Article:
Foreigners seek share of Kenya cement business

16 January 2019

Global cement giants have set their sights on Kenya as they seek quick acquisitions of troubled local manufacturers in a move expected to shake up East Africa’s cement market.

Nigeria-based cement maker Dangote and Omani corporation Raysut Cement are this month expected to finalise their bids for struggling ARM Cement as part of their strategy to expand into Kenya. In November, Dangote Cement disclosed its intentions to buy a regional cement manufacturer before June 2019, effectively giving the Nigerian conglomerate control over East Africa’s cement market.

“We plan to list our business at the London Stock Exchange. In preparation, we are consolidating our cement business. This has seen us increase capacity in various markets and make several acquisitions ahead of the IPO. “There is also a cement company with operations in Tanzania, Kenya and Rwanda and we hope to take them over,” Dangote Group chairman Aliko Dangote told Bloomberg.

The description of the target aptly fits ARM Cement. If successful, the buyout will see Dangote abandon its initial plan to build two factories in Rwanda, three in Tanzania, one in Burundi, and another in Jinja Uganda. Dangote, which has about a 45% market share in sub-Saharan Africa with an annual production capacity of 45 million tonnes, has long held interest in venturing into Kenya – with plans underway to build two cement factories by 2021.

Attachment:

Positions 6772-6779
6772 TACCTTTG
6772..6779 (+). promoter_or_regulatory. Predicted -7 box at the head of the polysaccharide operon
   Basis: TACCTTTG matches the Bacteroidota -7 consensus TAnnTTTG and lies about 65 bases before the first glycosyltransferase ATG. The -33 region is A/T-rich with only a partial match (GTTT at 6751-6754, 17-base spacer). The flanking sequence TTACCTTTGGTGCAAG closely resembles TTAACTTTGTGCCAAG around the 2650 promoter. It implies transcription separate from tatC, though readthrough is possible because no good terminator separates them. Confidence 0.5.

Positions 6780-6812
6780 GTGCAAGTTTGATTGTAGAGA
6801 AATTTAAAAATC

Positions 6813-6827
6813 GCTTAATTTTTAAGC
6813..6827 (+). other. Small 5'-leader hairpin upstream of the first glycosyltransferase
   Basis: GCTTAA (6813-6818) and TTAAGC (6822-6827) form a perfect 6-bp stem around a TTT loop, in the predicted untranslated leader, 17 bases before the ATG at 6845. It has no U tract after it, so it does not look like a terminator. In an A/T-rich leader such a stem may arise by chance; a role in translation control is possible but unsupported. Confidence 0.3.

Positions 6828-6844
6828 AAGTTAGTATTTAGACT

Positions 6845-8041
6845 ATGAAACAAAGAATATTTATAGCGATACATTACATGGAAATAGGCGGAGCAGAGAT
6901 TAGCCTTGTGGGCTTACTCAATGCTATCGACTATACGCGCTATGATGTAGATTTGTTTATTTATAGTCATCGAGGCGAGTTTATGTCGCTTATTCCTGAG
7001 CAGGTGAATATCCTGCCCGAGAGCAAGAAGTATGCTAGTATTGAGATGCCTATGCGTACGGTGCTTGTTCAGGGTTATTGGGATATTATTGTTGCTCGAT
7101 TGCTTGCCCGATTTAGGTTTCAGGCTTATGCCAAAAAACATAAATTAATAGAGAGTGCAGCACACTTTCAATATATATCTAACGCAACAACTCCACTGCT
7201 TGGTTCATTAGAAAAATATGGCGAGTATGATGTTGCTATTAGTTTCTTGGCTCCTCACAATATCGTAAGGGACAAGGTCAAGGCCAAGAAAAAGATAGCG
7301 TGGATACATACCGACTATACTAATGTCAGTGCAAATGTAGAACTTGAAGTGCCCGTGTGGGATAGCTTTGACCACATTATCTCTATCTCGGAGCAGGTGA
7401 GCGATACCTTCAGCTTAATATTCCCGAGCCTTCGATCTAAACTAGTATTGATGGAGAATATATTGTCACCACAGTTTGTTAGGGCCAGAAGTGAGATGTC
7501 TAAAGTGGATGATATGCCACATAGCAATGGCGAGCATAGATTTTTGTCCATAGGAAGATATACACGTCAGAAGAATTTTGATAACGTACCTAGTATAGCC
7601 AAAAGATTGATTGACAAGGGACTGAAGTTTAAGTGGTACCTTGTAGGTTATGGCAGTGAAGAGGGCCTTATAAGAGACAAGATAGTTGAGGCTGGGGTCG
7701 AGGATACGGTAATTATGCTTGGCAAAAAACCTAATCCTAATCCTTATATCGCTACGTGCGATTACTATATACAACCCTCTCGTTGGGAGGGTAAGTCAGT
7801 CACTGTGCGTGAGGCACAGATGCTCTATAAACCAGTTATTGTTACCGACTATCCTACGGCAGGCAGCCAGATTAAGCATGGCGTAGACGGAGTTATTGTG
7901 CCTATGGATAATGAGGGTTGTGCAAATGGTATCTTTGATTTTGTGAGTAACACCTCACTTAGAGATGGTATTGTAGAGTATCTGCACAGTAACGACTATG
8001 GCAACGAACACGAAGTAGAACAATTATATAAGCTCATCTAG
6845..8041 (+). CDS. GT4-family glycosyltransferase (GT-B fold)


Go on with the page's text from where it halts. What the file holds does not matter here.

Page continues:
The company will, however, compete with Raysut Cement, East Africa’s largest supplier of clinker, which has put forward a Sh10.2 billion bid for ARM Cement – once Kenya’s second largest cement maker after Bamburi.

The bid, if successful, will help the Omani company to become a manufacturer of cement in Kenya, a shift from its present status of being a supplier of clinker to local cement makers. The investment is part of Raysut’s plan to more than triple its overall production capacity to 20 million tonnes per annum, from the current six million tonnes per annum. Other multinationals reportedly seeking to acquire ARM include LafargeHolcim, Heidelberg Cement AG, and Titan Cement Co. SA of Greece.

ARM, which was in August placed under the administration of PwC after failing to find an investor to help it manage debts of 14.4 billion shillings, has operations in Kenya, Rwanda, and Tanzania – making it attractive to investors seeking to expand into the region. The planned acquisitions come at a time when Kenyan cement manufacturers are going through tough times, with some falling into money losing territory as they face stiff competition from cheap imports, high production costs, as well as slowing demand from the regional construction industry.

Official data shows that the amount of cement consumed in the country fell by 113,096 metric tonnes to 4.13 million metric tonnes in the first nine months of last year, compared to 4.24 million metric tonnes in the same period in 2017.

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